I want to explain some of those attitudes and techniques, and use them to demonstrate why I have serious concerns about how some weight-loss communities/companies/gurus work. I am not, of course, suggesting that these types of people are out to cause poor health in others, or that they are interested in merely profiteering off of the vulnerabilities of others; however, I want to show that there is a very fine line between solidarity in the achievement of health and the type of manipulation and isolation that creates unhealthy communities, and distances people from their families and loved ones and from a truly healthy relationship with food and body image.

 “Thinspiration,” Clean Eating, and Ideal Bodies

One of the hallmarks of the pro-ana movement (one that has become surprisingly mainstream) is that of “thinspiration.” A portmanteau of “thin” and “inspiration,” thinspiration photographs run the gamut from models to ordinary girls, from photoshopped emaciation to real-life beach bodies. You can find it in every flavour you choose: abs, legs, butt, stomach, arms, collarbones, visible spines. Before and after shots. Whatever you want to inspire you to get the body beautiful: it’s out there.


Lately, especially online, I’ve noticed that the trend has moved from thin bodies to athletic bodies (although most are still thin, in any case). “Fitspiration” is well and alive on websites such as Tumblr, Pinterest, and Twitter, including the circulation of bullshit slogans that “strong is the new skinny,” and that “thin girls look good in clothes, but fit girls look good naked.” The cult of the body beautiful has simply appropriated the techniques of the underground pro-ana movement, packaged it into a more palatable and supposedly-healthy box, and served it anew, not only to millions of teenage girls, but to teenage boys and grown women and men.

Do not kid yourself: fitspiration is the same shit in a different pile. While I am most certainly all for fitness and exercise in moderation (including a focus on healthy eating and less processed foods over all), slogans and photographs of ripped abs and toned thighs are not necessarily representative of health. It’s important to recognize that a desire to be fit and look good can easily devolve into a denigration for individuals who are not (or do not appear to be) fit, a practice of shaming others for food choices that are not exclusively “clean,” a fear of non-clean foods, and an obsession with reps of weights completed and miles run. What scares me most about this aspect of our current focus on health and wellness is that like the pro-ana community, many people begin to believe they’re not harming themselves, and that what they’re doing can’t possibly be disordered. Believe me: it can when it’s taken too far. I’ve been there too.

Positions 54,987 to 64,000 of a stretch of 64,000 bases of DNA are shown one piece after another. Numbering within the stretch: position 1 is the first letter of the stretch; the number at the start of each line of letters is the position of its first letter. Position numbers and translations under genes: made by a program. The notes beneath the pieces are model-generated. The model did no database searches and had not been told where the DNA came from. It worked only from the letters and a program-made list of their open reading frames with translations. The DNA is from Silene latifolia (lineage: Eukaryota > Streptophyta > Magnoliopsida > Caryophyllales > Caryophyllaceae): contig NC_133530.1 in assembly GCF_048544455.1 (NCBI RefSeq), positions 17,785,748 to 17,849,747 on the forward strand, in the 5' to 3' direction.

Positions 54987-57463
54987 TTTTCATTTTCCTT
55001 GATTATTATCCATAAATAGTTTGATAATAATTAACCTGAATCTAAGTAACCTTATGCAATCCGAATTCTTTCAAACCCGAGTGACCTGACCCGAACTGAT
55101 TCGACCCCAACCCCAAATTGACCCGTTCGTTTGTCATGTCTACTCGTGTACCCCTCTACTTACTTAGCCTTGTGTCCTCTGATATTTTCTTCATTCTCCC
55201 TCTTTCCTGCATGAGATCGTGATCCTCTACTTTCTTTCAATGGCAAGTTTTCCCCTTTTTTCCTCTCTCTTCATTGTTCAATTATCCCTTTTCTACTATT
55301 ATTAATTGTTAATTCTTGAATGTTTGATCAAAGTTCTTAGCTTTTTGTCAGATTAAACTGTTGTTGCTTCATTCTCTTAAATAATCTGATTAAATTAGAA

Motivational Quotations and Success-Speak

During my time in the pro-ana community, I learned the value of “success-speak.” Inspirational quotations were plentiful, whether featured in forum members’ signatures, photoshopped onto images of thin models, or simply listed in abundance on websites as  a way to motivate us in our quest to be beautiful, perfect, and weightless. While the mantras of “a moment on the lips, forever on the hips” were popular, so too, were ones from Oprah Winfrey, Tony Robbins, and any other speaker, “guru,” or public figure you could imagine. Even the words of spiritual figures and civil rights activists were not off-limits in being appropriated for our cause.

fitspiration_24The proliferation of mantras in excess, especially those which focus on individual success as simply a means of trying hard enough, never giving up, and not wanting to give in to “failure,” were certainly excellent ways of putting a positive spin on a means of self-destruction. This is also the same phenomenon that I have observed at work in Multi-Level Marketing companies, many of which are currently cornering the health/diet/fitness market. The more positivity that can be used, the less the unhealthy aspects of the community is revealed, and the more people want to engage in it so as not to let the community down. Skeptics and naysayers need not apply, and are quickly ousted from the community in order to preserve it.

“Don’t Let The Haters Get You Down”

Skeptics and naysayers in the pro-ana community were generally those on the outside: concerned friends, families, and physicians. They were the people who told us that starvation and purging were dangerous habits, who expressed concern when we fainted or were lightheaded, who reminded us that the price of these behaviours was serious illness, if not death. I can’t tell you how many times I not only shrugged off that concern, but began to perceive any outside criticism as a serious threat to the integrity of my illness. Fellow pro-ana community members reminded me that I can’t let “the haters get me down,” that outsiders didn’t understand me, that everyone else would just be jealous of me when I lost weight, and that efforts to intervene were just ways of them sabotaging my weight-loss out of that place of jealousy.